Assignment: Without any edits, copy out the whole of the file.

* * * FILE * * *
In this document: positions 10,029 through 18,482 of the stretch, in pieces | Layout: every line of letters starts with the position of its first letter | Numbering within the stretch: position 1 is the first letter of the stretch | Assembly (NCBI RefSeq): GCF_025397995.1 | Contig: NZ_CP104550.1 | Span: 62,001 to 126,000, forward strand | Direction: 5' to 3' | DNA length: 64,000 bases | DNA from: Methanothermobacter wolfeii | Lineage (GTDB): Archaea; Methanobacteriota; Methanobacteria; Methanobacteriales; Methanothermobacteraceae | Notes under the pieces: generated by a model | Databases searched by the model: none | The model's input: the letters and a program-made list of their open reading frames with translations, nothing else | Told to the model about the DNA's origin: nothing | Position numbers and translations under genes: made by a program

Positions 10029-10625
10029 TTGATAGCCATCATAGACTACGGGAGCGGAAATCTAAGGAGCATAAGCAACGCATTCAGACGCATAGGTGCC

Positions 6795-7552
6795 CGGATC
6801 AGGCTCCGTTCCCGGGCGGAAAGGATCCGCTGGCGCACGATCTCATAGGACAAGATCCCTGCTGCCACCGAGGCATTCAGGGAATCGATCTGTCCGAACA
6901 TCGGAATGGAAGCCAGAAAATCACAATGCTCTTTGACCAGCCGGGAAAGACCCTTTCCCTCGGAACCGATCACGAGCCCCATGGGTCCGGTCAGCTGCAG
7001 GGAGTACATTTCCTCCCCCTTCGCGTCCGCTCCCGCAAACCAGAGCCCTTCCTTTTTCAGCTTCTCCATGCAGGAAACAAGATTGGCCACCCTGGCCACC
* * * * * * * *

In this document: positions 10,029 through 18,482 of the stretch, in pieces | Layout: every line of letters starts with the position of its first letter | Numbering within the stretch: position 1 is the first letter of the stretch | Assembly (NCBI RefSeq): GCF_025397995.1 | Contig: NZ_CP104550.1 | Span: 62,001 to 126,000, forward strand | Direction: 5' to 3' | DNA length: 64,000 bases | DNA from: Methanothermobacter wolfeii | Lineage (GTDB): Archaea; Methanobacteriota; Methanobacteria; Methanobacteriales; Methanothermobacteraceae | Notes under the pieces: generated by a model | Databases searched by the model: none | The model's input: the letters and a program-made list of their open reading frames with translations, nothing else | Told to the model about the DNA's origin: nothing | Position numbers and translations under genes: made by a program

Positions 10029-10625
10029 TTGATAGCCATCATAGACTACGGGAGCGGAAATCTAAGGAGCATAAGCAACGCATTCAGACGCATAGGTGCC

Positions 6795-7552
6795 CGGATC
6801 AGGCTCCGTTCCCGGGCGGAAAGGATCCGCTGGCGCACGATCTCATAGGACAAGATCCCTGCTGCCACCGAGGCATTCAGGGAATCGATCTGTCCGAACA
6901 TCGGAATGGAAGCCAGAAAATCACAATGCTCTTTGACCAGCCGGGAAAGACCCTTTCCCTCGGAACCGATCACGAGCCCCATGGGTCCGGTCAGCTGCAG
7001 GGAGTACATTTCCTCCCCCTTCGCGTCCGCTCCCGCAAACCAGAGCCCTTCCTTTTTCAGCTTCTCCATGCAGGAAACAAGATTGGCCACCCTGGCCACC